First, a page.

In principle, XCB's current request and response functions could be
implemented using only these new queue functions. If we thought about
this in terms of designing an "XCB 2.0", and re-implementing XCB 1 as a
separate library on top, would that change how we do this? For example,
the standard reply queue might go away. Even if we don't release this as
a new library, we might choose to deprecate the old functions.


Since the caller knows exactly when the requests are flushed, it can
modify any part of the request buffer until then. This means you can
build iteratee-style interfaces that go back and fix up the length field
after the request is constructed, or you can append more data to a
request that was already complete, like XDrawPoint and friends do.

Response queues are single-producer (since there's a lock on access to
the socket, only one thread can enqueue responses at a time) and
single-consumer (since queues aren't allowed to be used from multiple
threads), so they can be implemented without locks. For a first
implementation I'd probably just always take the I/O lock, though.

Sometimes it might be useful to prepare a request queue well before you
need it. And when you flush a request queue, that doesn't have to be the
same thing as emptying the queue, so you could submit the same queue
many times in rapid succession. You might think of request queues as
sort of like OpenGL display lists or something.

Callers should generally not use xcb_wait_for_response on the default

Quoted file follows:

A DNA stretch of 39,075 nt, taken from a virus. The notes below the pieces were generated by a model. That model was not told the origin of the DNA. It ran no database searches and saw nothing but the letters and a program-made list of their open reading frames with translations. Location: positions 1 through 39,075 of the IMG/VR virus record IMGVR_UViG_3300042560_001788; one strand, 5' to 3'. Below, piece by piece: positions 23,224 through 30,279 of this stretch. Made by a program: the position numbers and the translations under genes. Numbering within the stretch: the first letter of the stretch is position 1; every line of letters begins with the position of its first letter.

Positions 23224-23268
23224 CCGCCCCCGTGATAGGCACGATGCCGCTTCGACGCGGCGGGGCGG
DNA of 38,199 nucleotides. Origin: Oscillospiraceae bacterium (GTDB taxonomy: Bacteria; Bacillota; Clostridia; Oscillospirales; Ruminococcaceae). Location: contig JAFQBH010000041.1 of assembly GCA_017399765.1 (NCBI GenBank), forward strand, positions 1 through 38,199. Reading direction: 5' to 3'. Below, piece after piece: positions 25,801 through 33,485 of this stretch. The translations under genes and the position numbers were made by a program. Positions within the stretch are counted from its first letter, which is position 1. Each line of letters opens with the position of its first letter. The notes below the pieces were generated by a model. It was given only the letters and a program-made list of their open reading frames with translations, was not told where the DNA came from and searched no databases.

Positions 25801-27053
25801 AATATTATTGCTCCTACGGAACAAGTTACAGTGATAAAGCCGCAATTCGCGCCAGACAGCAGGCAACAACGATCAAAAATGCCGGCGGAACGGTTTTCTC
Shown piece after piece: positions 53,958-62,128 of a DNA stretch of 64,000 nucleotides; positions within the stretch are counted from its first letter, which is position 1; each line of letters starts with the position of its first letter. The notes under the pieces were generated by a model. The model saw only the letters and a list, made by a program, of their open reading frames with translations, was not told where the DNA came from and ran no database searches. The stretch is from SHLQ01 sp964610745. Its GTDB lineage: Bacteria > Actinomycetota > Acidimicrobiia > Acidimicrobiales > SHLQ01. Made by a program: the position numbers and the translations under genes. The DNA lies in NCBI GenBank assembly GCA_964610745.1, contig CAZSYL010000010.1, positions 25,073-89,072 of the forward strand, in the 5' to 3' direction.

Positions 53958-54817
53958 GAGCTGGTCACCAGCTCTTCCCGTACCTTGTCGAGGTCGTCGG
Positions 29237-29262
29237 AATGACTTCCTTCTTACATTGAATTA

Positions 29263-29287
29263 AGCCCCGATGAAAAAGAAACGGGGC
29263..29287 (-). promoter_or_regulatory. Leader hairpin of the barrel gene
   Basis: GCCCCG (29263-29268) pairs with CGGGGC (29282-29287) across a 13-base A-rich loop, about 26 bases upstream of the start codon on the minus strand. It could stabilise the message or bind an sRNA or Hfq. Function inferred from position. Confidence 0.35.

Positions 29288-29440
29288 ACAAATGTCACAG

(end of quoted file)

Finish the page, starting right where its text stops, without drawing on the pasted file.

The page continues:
event or reply queues, since it isn't thread-safe and those queues are
shared between all users of that connection. Worse, on the reply queue
you might consume a response that some other part of the program
expected. However, if you can prove it's safe in your application, and
you really care about the tiny lock overhead, there's nothing stopping

Extensions that might not be justified:

When you close a response queue, XCB discards all responses for that
queue, including responses that haven't arrived yet. I think you
shouldn't be allowed to close the standard event or reply queues. (What
happens if you close a queue used for replies but not the queue used for
errors, or vice versa?)

Two-stage flush: Provide an alternative flush call that queues the
requests on the XCB connection but returns without blocking on the
socket. Return some handle that can be used to find out whether that
flush is complete, so the caller knows when it's safe to free buffers.

Obviously I have a lot of thoughts about this proposal. :-) Comments?